Fig 2. clec-4(ok2050) and clec-4(ya1) increase C. elegans resistance to Bt247 infection.

Survival of clec-4(ok2050) and N2 wildtype worms on (A) P. aeruginosa PA14 and (B) S. rubidaea MYb239 over time. (A, B) Alive, dead, and missing worms were scored until all individuals on the pathogen were dead. No significant differences in survival between clec-4 mutants and N2 wildtype worms as determined by Kaplan-Meier analysis [55] and log-rank test [56]. Horizontal ticks represent censored data (missing worms), n = 5, (A) data are representative of two independent experiments, (B) data represent the mean of three independent experiments. (C) Difference in survival on serial dilutions of Bt247 and a dilution of 1:10 of the non-pathogenic Bt407 control 24 hpi (hours post infection) between clec-4(ok2050), clec-4(ya1), and N2. Means ± standard deviation (SD) of n = 4 are shown, data are representative of at least four independent experiments. **p < 0.01, and ***p < 0.001, according to a generalized linear model (GLM) [57]. Also see S3A and S3B Fig, and S2A and S3A–S3C Tables.

To confirm that the knock-out of clec-4 is the causative factor of the resistance phenotype we used CRISPR/Cas9 to generate the clec-4(ya1) allele that contains a large in-frame deletion, which removes a 2071 bp long fragment of the clec-4 ORF (S2G Fig), i.e. the complete intermediate CTLD, the majority of the N-terminal CTLD, and part of the CUB domain, resulting in a very short mRNA product (Figs 1B and S2B). clec-4(ya1) animals were also more resistant to Bt247 infection (Fig 2C). It is important to note that the survival phenotypes of both clec-4(ok2050) and clec-4(ya1) mutant animals were variable across several experimental runs (S3A and S3B Fig). Taking all data into account, the resistance phenotype was, however, the most prevalent clec-4 mutant phenotype, observed in 7 out of 12 experimental runs for clec-4(ok2050) and 3 out of 4 runs for clec-4(ya1). Also, we generated two strains, in which we reintroduced copies of the clec-4 sequence expressed from its endogenous promoter and from an intestinal promoter, respectively, into the clec-4(ya1) knock-out mutant background and obtained partial rescue of the resistance phenotype observed in clec-4(ya1) mutant animals (S3C Fig). As this particular Bt247 infection assay produces highly reproducible results for gene mutants with a central role in resistance (see e.g., our previous results with the assay for RNAi-silenced elt-2 or jun-1 knock-out mutants [52]), we conclude that mutations in clec-4 contribute partially albeit not essentially to C. elegans resistance to Bt247 infection.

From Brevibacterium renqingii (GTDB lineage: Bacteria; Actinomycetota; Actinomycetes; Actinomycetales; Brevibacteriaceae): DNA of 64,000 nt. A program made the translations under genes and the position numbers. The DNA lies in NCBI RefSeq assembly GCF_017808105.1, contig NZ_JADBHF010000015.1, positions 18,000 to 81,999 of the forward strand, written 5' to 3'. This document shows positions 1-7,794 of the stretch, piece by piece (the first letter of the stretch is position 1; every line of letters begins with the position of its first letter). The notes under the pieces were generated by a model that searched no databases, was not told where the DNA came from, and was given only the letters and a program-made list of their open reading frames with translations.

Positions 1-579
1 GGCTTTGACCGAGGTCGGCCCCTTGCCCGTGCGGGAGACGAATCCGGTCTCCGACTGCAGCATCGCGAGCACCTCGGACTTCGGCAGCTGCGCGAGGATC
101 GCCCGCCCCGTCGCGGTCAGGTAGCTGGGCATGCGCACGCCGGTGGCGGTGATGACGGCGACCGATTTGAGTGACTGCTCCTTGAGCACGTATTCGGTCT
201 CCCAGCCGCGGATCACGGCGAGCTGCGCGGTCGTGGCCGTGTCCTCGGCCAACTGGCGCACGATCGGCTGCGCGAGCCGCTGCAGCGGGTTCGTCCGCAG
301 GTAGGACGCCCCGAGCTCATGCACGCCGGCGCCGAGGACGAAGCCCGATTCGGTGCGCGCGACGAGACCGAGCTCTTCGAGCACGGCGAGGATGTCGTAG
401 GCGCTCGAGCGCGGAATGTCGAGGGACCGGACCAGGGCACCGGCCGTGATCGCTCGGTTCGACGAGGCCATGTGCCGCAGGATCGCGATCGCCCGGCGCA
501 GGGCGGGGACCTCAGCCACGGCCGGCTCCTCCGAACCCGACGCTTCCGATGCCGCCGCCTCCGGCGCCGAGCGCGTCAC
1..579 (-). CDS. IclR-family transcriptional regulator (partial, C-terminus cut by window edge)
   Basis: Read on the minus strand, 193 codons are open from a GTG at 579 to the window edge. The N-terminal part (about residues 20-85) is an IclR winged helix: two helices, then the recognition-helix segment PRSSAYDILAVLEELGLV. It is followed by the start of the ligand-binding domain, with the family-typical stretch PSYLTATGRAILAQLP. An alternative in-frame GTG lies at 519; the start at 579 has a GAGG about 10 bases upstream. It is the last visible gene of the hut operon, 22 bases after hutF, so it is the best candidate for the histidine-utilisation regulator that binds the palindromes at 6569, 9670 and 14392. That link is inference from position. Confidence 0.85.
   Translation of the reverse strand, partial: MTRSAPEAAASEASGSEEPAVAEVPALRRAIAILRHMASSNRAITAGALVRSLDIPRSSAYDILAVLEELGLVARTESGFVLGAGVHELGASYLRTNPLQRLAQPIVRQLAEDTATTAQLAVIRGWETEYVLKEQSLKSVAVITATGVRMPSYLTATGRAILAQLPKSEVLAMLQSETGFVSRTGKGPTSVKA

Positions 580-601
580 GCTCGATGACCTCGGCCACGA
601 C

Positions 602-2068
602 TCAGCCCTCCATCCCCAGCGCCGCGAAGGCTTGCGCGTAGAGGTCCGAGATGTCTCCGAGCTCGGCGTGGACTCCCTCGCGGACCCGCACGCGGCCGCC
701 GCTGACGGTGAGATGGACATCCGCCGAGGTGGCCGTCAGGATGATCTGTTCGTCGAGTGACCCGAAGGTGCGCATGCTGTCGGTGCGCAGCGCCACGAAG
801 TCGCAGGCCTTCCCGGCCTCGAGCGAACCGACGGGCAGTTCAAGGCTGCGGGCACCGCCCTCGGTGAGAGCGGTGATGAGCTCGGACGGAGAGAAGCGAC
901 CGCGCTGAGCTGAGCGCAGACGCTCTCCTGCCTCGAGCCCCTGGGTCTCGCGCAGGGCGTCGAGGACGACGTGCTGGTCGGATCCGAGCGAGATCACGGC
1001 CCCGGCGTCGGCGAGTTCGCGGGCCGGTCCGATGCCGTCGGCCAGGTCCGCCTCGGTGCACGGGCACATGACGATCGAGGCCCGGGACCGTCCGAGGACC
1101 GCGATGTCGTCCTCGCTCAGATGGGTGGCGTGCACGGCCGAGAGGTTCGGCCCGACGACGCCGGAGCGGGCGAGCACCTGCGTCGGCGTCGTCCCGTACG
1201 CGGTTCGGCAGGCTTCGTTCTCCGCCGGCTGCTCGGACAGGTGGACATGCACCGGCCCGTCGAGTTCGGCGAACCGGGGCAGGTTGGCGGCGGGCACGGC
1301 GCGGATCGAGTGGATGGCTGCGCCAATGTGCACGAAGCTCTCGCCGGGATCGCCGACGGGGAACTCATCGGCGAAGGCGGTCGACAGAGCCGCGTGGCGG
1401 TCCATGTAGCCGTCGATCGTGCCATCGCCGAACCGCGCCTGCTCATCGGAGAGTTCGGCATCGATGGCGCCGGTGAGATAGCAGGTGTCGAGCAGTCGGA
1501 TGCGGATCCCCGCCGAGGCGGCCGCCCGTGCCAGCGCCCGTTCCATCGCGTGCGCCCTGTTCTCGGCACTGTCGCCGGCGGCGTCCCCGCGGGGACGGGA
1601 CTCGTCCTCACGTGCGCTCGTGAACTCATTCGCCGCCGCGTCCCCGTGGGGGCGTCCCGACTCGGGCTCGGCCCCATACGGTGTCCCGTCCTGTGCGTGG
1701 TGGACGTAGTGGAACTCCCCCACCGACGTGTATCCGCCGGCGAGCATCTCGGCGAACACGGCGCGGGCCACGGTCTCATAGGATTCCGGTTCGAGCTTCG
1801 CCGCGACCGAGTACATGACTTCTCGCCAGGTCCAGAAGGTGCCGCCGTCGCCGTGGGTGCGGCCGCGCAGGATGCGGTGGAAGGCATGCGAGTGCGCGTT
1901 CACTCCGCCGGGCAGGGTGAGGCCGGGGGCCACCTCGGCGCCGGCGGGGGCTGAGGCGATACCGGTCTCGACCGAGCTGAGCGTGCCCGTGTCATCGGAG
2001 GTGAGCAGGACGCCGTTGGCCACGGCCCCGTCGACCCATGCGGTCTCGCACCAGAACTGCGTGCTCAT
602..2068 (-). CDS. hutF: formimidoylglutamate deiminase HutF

Functional loss of CLEC-4 increases feeding cessation on pathogenic Bt247 and consequently decreases intestinal pathogen load